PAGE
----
But failure should never be because a funder got in the way: created undoable conditions, knowingly underfunded, forced an organization to go beyond their reasonable competencies, overlooked organizational weaknesses which needed to be addressed…
I continue to be an unrepentant advocate for the importance of innovation funding. Funding innovation requires a high tolerance of failure. Sometimes a huge tolerance. But that failure should be for the right reasons and not because of funder myopia. And this is where strategy enters: asking the right questions, articulating what change might be possible, being courageous in helping those changes happen, and being responsible in your relationship with those who are implementing those noble efforts. What can be more strategic than that?
April 17th, 2014
There are two predictable comments or questions I hear from almost every potential new client.
The first: “How much money does one have to have to afford you?” is the easy one. That tells me that they have been talking to other philanthropy advisors and firms, many of whom have a business model based on the asset or giving size. In my case, since I don’t accept management or retainer contracts, I only charge on a project basis – what needs to be done, who has to be involved, how much time will it take. It doesn’t matter how much you have, only how much time we think will be called for. And everyone is billed on the same rate basis. I am happy to discuss what all of this means in another context, but that isn’t the subject of this post.
The second comment is: “this is harder than we thought it would be.” It doesn’t matter whether the client is the founder or the 4th generation, whether they are doing it alone or through a foundation, whether they have articulated priorities or are “feel good” funders, whether their asset base is in the $billions or many fewer zeroes, giving money away is never as easy as it looks from the outside, or at the beginning.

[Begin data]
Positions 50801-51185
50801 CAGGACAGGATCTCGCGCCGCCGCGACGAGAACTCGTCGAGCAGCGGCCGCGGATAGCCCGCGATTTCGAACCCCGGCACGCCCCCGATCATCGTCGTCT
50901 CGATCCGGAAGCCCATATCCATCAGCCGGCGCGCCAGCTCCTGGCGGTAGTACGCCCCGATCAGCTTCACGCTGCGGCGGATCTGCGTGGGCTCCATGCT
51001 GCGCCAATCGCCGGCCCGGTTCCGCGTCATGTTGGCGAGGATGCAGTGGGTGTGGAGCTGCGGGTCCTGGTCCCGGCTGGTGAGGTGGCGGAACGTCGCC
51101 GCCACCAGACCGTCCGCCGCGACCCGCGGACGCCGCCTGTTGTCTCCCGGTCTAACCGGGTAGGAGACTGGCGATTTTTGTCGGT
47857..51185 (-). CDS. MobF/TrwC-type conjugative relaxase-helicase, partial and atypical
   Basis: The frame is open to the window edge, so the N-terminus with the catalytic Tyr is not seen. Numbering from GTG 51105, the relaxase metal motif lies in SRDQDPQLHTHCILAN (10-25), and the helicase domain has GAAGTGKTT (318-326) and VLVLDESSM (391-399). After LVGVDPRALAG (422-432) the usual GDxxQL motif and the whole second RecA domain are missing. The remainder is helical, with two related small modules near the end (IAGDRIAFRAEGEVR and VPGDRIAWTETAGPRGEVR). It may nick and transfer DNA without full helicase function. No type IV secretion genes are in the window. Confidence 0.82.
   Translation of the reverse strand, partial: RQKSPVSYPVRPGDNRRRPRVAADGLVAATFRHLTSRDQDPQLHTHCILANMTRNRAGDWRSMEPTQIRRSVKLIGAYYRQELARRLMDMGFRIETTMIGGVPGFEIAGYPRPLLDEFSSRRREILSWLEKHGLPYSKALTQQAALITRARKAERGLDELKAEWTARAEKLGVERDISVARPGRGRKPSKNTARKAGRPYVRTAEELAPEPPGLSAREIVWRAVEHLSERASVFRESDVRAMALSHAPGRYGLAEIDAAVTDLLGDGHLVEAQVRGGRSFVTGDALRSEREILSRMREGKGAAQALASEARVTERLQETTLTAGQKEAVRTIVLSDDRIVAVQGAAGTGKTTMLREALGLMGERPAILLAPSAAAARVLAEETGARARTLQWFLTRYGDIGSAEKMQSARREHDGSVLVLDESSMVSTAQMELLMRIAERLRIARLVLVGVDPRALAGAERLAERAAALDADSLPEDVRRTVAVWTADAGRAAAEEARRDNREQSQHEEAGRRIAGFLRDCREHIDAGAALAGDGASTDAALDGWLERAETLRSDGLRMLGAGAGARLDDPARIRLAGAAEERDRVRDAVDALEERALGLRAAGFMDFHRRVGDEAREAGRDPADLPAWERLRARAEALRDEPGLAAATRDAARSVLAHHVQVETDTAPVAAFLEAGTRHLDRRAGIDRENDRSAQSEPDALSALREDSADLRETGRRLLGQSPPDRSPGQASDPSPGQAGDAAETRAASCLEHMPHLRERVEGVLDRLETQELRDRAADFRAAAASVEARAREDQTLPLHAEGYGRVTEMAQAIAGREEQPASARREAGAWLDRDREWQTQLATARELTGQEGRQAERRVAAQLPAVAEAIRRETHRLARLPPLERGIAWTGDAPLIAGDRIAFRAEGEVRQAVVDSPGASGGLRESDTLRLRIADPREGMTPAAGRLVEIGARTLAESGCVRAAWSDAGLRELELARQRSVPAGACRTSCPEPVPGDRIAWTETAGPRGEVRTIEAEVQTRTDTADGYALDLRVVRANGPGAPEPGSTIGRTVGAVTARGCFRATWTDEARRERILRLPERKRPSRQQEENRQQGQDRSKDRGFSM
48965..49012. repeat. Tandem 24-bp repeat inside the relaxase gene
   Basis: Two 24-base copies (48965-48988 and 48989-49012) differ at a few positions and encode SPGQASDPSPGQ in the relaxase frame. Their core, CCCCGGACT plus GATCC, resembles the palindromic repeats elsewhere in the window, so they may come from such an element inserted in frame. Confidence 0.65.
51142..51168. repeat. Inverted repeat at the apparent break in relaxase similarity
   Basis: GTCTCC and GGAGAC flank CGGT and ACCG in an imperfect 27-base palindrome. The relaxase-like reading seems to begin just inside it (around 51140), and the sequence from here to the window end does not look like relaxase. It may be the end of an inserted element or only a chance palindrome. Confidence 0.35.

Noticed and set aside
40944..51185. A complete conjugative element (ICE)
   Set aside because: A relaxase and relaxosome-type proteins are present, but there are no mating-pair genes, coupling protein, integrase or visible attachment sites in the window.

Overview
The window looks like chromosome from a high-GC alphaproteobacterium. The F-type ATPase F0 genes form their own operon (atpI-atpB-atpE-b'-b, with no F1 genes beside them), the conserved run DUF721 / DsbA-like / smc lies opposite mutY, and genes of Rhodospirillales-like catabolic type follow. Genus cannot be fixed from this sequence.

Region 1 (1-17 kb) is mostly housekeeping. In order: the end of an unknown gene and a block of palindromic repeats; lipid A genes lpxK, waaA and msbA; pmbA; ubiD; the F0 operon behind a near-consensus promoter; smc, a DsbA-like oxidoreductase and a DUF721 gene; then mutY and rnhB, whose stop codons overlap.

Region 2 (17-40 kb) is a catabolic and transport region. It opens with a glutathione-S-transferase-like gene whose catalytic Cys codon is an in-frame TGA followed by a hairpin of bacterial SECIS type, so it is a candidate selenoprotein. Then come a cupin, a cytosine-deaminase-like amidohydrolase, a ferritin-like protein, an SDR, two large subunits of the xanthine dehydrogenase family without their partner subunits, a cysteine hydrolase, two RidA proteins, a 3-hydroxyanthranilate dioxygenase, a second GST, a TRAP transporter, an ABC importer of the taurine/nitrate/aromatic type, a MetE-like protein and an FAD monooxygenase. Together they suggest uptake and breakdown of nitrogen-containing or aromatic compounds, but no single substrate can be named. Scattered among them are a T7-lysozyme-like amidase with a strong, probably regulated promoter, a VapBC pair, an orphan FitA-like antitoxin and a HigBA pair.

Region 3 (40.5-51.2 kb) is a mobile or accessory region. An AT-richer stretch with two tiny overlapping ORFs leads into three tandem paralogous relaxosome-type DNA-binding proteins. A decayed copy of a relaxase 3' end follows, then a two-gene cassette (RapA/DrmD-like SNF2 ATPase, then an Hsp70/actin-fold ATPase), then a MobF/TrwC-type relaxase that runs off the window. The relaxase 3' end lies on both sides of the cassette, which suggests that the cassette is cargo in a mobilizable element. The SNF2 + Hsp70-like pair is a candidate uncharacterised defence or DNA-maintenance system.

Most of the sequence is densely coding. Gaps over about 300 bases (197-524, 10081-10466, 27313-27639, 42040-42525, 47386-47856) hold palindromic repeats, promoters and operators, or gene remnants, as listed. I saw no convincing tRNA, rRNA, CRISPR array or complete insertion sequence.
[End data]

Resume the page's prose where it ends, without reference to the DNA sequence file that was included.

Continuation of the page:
When beginning ones philanthropic journey, at least on the funder side, it seems to be an ideal position to be in: one can make a difference, make people happy, and satisfy one’s charitable interests, all at the same time. But…
Who would have imagined that you suddenly have so many friends – all of whom just happen to have a project which needs funding? Or that so many people would be concerned that you can no longer afford to eat. Otherwise, how to explain all of those offers to buy you breakfast, lunch, coffee, drinks…? And it is so thoughtful for folks to offer to distract you from TV, Netflix, or other home based distractions like your family. Surely you want to attend a dinner/concert/show/lecture/parlor meeting/… every evening.
That may indeed be an adjustment, but you learn how to deal with it. That isn’t the real hard part.
The hard part is coming to grips with having to say no to so many people all the time – or deflecting them to avoid doing so. The hard part is recognizing that there really are lots of worthy and worthwhile projects – even within your areas of interest, so many more than you can or are willing to fund. The hard part is accepting that, since you are always funding the future, nothing is guaranteed. The hard part is deciding what will persuade you that a grant or investment has done enough of what it was supposed to do that you feel gratified with the result. The hard part is deciding how involved you should – or shouldn’t – be with organizations you fund. The hard part is realizing that your spouse, kids, parents, siblings may see all of this very differently than you – and may take those differences personally. The hard part is choosing between being a responsible steward of philanthropic funds you or someone else set aside to do good or with being a change agent to do even better. The hard part is that doing all of this, deciding all of this, balancing all of this, caring about all of this takes a lot more time, energy, and commitment than you imagined. The hard part is accepting how much you care.